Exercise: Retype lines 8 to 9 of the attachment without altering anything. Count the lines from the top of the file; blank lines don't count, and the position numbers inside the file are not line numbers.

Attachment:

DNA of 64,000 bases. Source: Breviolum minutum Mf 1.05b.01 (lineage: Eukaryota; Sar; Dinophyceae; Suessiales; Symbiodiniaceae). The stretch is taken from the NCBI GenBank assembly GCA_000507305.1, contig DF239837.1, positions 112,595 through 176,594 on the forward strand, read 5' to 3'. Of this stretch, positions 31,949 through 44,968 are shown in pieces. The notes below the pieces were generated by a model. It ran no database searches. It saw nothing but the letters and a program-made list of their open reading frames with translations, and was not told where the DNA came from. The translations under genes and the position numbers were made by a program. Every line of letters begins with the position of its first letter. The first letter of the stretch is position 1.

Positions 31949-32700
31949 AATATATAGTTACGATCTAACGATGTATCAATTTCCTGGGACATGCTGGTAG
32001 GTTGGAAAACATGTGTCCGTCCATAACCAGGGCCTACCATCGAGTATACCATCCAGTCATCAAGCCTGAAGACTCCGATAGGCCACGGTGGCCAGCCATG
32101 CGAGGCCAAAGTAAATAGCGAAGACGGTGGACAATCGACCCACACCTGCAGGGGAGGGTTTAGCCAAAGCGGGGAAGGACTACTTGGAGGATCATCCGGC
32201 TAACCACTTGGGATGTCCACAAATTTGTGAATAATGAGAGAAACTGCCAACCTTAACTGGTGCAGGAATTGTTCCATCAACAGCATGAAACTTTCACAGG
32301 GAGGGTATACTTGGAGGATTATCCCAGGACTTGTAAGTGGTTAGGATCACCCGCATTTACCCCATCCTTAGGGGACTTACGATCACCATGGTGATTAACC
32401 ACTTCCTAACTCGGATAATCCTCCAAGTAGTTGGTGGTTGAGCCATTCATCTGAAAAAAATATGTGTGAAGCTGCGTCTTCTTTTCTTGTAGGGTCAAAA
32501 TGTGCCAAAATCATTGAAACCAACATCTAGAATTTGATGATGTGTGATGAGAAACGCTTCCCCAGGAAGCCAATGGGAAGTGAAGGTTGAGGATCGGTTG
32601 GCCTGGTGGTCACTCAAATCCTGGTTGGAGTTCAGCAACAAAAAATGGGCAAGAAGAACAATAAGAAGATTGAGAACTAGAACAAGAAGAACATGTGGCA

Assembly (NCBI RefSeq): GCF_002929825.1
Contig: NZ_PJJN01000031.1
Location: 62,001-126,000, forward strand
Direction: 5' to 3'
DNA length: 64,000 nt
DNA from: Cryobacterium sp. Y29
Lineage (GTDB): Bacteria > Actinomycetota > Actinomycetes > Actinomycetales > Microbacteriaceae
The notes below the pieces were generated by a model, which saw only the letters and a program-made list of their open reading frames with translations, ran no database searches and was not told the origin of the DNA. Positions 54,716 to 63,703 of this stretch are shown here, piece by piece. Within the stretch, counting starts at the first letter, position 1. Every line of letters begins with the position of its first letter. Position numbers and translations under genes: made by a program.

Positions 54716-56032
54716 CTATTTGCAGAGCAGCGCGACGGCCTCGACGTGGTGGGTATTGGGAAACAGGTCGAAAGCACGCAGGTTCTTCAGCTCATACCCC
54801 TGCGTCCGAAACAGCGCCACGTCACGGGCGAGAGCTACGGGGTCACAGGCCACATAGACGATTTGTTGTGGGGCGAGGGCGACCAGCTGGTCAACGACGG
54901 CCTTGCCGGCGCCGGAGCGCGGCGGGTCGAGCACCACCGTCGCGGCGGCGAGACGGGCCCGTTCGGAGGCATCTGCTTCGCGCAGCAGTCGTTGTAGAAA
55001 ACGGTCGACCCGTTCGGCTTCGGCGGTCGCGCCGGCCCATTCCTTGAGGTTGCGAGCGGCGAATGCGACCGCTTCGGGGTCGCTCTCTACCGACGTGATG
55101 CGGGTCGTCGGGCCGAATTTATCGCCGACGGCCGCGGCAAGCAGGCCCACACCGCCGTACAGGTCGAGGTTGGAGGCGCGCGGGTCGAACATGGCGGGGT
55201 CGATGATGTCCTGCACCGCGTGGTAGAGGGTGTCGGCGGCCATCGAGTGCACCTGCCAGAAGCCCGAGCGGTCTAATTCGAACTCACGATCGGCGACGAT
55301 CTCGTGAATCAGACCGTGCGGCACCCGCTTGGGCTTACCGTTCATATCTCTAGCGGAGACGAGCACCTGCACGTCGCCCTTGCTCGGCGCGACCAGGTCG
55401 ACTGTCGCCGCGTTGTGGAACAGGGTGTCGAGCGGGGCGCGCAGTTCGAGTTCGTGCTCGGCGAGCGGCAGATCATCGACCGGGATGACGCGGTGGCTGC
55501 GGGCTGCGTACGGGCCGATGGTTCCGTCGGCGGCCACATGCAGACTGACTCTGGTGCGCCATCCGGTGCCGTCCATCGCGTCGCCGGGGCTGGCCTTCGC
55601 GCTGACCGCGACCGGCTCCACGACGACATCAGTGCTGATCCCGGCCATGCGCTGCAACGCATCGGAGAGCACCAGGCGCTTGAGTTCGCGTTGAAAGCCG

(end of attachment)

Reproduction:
32401 ACTTCCTAACTCGGATAATCCTCCAAGTAGTTGGTGGTTGAGCCATTCATCTGAAAAAAATATGTGTGAAGCTGCGTCTTCTTTTCTTGTAGGGTCAAAA
32501 TGTGCCAAAATCATTGAAACCAACATCTAGAATTTGATGATGTGTGATGAGAAACGCTTCCCCAGGAAGCCAATGGGAAGTGAAGGTTGAGGATCGGTTG